This is not so much due to the Evolution T6 having intrinsic problems in this area—once dialed in, the B6 subwoofers offered an excellent combination of bass weight, extension, and definition—but because, as I wrote above, the optimal balance between subs and satellites changed from recording to recording. When I had it right for the bass guitar on Casino Royale or Ray Brown's double bass on the Soular Energy DVD-A (Hi-Res Music HRM 2011), Nathan East's bass guitar on Eric Clapton's Me and Mr. Johnson (CD, Reprise 48423-2) sounded overripe. If I adjusted the B6's level to sound right on that disc, the DTS soundtrack on the Eric Clapton Crossroads Guitar Festival DVD-V (Reprise R2-970378) sounded a little too lean.

Don't get me wrong. When I dialed in the correct level of the subwoofers for each of these recordings, they sang. But I suspect that the critical nature of the tuning between the satellites and subwoofers means that the sub alignment is on the verge of overripeness, throwing what ultimately are small differences in mastering into relief.

That bass balance was never an issue with classical orchestral recordings. A recent CD issued by BBC Music magazine features a live 1997 performance of Elgar's Enigma Variations, with the BBC National Orchestra of Wales conducted by Tadaaki Otaka (BBC MM250). The varied orchestral tapestry woven by Elgar was reproduced by the NHT system with rich-sounding bloom. The timpani in the Troyte variation had terrific leading-edge clarity, yet without losing the body of their tone.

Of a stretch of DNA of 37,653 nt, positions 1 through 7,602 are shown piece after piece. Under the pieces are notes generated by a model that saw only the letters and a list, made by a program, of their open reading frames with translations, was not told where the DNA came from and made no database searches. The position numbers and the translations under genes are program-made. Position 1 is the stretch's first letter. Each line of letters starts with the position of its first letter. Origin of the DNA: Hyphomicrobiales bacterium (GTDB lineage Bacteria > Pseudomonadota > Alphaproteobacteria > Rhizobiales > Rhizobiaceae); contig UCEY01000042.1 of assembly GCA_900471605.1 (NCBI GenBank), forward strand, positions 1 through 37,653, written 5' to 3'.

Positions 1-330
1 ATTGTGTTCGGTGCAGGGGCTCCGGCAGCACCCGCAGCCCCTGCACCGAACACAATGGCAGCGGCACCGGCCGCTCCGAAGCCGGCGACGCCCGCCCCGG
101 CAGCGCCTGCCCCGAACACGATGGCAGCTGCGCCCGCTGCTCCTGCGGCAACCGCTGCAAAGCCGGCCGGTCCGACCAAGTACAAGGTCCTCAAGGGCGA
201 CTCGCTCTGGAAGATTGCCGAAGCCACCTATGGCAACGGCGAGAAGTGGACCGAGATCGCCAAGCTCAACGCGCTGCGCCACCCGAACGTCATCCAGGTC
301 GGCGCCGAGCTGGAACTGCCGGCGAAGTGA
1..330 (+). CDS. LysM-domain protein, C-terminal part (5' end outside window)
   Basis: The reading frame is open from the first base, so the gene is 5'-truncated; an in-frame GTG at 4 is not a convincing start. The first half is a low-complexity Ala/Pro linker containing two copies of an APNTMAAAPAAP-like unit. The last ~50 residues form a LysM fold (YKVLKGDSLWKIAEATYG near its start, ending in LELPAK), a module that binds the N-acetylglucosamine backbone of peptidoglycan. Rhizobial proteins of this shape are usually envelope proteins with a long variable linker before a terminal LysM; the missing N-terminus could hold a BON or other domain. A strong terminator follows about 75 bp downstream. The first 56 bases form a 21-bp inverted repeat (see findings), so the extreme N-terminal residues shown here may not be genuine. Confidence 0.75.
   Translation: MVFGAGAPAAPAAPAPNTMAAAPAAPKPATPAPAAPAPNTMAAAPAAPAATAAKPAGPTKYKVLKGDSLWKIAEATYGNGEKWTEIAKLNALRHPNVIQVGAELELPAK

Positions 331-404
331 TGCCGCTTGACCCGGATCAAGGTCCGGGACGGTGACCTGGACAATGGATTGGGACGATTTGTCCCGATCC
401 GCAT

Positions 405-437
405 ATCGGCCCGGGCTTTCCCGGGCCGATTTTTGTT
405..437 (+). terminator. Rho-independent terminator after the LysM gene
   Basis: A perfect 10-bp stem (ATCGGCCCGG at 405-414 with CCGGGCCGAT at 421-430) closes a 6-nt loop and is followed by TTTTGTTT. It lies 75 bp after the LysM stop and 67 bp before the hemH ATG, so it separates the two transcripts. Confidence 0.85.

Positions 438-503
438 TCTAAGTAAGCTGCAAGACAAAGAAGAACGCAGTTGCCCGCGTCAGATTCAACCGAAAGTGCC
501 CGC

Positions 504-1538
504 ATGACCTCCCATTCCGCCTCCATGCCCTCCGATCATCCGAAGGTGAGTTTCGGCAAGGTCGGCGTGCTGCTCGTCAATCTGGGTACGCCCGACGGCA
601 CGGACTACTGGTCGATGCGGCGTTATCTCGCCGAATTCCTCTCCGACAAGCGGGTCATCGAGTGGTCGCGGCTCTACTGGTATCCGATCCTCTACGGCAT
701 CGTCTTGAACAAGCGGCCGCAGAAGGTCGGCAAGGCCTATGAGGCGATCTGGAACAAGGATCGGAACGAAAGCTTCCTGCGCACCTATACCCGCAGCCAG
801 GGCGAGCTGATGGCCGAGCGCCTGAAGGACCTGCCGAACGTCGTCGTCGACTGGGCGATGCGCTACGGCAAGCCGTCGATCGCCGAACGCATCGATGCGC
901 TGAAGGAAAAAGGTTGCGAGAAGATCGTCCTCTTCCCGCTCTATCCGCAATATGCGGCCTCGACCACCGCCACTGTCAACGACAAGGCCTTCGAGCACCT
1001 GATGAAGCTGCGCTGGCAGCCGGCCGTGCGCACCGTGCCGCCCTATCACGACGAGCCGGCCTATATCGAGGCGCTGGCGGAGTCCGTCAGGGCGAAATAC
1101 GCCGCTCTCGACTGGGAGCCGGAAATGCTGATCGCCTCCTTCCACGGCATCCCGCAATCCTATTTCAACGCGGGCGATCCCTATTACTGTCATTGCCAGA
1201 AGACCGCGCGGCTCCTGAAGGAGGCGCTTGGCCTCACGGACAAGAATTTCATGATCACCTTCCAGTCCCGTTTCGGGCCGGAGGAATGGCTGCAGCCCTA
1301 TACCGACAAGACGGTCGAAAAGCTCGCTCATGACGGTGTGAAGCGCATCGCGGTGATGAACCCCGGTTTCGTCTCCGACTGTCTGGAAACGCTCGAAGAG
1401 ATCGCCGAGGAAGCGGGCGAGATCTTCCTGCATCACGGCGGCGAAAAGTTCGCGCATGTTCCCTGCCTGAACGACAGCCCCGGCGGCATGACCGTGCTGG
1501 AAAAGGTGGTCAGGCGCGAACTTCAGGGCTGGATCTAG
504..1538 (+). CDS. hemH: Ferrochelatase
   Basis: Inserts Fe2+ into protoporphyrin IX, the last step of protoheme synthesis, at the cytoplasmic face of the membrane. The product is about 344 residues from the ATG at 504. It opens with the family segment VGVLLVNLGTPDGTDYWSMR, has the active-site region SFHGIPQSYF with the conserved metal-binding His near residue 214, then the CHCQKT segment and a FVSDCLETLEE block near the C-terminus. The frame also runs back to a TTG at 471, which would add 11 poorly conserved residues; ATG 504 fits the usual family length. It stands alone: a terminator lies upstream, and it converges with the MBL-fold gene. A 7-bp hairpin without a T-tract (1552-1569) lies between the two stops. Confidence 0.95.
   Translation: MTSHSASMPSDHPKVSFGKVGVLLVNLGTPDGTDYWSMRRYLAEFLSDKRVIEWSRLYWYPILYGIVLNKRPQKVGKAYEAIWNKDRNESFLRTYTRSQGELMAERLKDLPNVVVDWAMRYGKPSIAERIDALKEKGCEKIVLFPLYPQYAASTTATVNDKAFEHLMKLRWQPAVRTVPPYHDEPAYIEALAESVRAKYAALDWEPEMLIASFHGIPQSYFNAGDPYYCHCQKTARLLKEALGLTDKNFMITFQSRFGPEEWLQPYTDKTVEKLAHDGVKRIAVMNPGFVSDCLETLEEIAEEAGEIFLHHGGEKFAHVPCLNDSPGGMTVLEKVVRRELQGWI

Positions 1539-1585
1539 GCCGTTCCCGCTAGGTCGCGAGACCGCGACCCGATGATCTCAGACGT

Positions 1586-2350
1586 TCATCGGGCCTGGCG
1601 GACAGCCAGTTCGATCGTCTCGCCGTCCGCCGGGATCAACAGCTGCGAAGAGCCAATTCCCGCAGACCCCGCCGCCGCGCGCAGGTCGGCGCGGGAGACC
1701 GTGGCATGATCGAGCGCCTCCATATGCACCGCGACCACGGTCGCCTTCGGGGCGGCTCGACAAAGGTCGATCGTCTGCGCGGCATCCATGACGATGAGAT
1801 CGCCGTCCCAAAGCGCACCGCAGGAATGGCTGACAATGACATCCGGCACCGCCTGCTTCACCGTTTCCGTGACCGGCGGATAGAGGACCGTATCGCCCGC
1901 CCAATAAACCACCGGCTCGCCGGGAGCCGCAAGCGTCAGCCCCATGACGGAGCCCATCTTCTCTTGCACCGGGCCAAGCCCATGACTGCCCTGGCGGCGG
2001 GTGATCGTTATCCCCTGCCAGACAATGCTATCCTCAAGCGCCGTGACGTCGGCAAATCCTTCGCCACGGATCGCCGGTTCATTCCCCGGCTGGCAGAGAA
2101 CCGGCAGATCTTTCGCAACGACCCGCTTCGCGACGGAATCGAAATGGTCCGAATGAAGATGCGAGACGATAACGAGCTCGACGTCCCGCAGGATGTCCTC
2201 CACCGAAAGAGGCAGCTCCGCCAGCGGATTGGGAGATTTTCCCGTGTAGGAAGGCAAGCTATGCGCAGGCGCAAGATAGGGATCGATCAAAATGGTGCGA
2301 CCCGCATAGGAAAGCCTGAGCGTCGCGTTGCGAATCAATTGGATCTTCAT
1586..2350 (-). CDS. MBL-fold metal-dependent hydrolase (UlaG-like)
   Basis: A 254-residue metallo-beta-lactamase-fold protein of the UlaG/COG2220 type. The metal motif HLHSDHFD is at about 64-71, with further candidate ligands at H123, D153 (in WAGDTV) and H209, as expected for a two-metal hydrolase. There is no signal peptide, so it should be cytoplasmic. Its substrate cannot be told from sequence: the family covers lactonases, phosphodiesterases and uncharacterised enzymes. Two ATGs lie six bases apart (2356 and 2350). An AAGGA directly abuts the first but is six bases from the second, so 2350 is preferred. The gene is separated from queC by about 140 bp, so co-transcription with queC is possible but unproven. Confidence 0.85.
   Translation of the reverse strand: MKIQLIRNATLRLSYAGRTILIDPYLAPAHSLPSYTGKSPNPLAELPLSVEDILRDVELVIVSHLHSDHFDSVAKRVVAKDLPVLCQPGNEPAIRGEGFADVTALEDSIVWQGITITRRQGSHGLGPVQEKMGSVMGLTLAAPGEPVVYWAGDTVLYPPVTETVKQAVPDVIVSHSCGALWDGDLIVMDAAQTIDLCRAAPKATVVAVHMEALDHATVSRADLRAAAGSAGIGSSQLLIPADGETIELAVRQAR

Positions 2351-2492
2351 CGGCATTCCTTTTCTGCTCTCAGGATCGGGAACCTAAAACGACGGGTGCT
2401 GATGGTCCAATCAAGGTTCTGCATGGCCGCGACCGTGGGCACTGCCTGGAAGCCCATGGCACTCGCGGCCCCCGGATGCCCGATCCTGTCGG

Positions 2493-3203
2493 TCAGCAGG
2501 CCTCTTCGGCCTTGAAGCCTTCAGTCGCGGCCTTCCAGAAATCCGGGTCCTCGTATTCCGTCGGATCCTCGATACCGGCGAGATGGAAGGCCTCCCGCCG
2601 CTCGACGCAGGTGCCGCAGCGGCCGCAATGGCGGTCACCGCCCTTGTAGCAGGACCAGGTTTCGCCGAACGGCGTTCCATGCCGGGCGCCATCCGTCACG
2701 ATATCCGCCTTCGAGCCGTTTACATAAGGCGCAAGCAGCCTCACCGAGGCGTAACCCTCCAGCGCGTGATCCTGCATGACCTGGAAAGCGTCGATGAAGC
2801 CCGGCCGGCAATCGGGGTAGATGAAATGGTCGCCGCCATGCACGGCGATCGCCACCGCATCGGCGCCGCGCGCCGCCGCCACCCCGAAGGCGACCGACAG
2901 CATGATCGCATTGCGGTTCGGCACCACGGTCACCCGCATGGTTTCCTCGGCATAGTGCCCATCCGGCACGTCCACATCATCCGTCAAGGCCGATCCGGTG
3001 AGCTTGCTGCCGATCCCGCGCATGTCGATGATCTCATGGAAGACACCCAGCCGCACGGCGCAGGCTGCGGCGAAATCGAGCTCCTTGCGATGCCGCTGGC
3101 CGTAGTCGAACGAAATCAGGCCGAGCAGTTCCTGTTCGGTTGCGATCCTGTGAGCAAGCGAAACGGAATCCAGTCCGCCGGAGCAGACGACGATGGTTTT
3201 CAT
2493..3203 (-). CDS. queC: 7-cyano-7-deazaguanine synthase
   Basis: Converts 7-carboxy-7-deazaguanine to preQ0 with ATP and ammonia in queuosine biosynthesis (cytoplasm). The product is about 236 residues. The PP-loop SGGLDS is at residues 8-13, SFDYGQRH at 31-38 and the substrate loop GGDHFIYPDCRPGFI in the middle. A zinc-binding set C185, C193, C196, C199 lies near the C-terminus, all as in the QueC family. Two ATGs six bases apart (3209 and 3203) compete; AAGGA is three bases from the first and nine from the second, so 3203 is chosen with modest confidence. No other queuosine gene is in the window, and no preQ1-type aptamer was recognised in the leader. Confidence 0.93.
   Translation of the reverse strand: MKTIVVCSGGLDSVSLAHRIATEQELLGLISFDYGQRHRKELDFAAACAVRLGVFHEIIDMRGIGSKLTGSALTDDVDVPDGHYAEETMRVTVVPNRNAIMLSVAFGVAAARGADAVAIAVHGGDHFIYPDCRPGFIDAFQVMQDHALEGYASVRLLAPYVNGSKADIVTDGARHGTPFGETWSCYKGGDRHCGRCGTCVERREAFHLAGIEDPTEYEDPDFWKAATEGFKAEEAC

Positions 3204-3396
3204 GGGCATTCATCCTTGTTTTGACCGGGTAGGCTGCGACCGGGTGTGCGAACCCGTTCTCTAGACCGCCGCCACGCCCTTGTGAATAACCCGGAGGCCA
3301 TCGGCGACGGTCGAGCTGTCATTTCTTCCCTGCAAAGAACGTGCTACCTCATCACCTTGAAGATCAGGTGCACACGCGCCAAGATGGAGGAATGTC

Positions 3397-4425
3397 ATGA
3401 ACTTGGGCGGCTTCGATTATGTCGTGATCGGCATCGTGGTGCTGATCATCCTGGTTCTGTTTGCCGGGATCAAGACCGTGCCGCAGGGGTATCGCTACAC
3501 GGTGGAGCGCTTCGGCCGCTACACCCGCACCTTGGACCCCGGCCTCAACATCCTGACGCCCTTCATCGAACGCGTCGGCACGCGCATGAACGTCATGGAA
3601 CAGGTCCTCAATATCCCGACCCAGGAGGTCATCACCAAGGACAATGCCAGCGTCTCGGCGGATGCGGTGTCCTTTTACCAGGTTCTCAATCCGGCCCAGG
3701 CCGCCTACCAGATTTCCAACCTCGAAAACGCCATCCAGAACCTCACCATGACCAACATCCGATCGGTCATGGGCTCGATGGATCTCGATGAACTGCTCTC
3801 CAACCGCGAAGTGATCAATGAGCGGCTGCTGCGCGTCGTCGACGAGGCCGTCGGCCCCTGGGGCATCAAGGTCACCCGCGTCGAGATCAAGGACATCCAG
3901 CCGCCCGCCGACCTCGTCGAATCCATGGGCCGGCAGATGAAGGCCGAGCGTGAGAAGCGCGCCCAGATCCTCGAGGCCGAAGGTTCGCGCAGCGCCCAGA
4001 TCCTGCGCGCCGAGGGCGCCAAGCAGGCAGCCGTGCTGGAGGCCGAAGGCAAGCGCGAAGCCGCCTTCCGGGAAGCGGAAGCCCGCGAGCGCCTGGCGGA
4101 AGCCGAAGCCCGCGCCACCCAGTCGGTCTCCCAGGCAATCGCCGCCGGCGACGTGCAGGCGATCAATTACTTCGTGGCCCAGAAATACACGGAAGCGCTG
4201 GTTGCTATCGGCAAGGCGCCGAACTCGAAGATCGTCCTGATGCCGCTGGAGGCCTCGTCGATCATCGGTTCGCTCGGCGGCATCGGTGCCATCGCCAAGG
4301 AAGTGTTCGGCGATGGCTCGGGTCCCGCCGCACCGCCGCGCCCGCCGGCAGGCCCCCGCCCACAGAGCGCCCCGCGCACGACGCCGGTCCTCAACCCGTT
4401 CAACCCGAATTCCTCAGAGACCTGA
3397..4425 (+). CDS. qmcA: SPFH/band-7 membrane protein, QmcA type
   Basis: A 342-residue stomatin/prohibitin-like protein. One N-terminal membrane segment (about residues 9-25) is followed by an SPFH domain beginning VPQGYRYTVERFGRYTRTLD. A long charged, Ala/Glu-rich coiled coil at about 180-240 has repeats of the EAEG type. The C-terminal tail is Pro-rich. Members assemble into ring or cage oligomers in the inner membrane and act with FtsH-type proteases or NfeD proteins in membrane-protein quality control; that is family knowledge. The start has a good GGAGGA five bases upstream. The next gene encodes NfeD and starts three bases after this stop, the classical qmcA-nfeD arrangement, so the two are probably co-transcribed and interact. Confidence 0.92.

The final disc I reached for as I typed these words was the Telarc SACD of the late Frederick Fennell conducting the Cleveland Symphonic Winds in the Gustav Holst wind-band suites (SACD-60639). Another Soundstream transfer dating from 1978, this classic, very early digital recording showed off the Evolution T6's prowess to its best advantage. The speaker system's extended bass allowed that famous Telarc bass drum to be reproduced in full measure, but without boom or blur. Its lack of midrange coloration allowed the individual instruments' tonal colors to be preserved and differentiated, with a pleasingly realistic amount of lower-midrange bloom. The T6's smooth high frequencies and high dynamic range allowed the musical climaxes to be reproduced without strain. High—no, very high—fidelity, especially when I ran the system "commando": with the X1 bypassed for the feed to the M6es, driving the satellites full-range. (More on that subject in a Follow-Up next month.)

Summing up
NHT's Evolution T6 system may lack the glamour of expensive high-end speakers, but for $4000 it offers extraordinary value for money. It is both well engineered and well made, and if it has faults, they are minor ones of omission rather than of commission. Yes, it requires more than the usual care in setup, but that task is eased by the excellent manual. Highly recommended.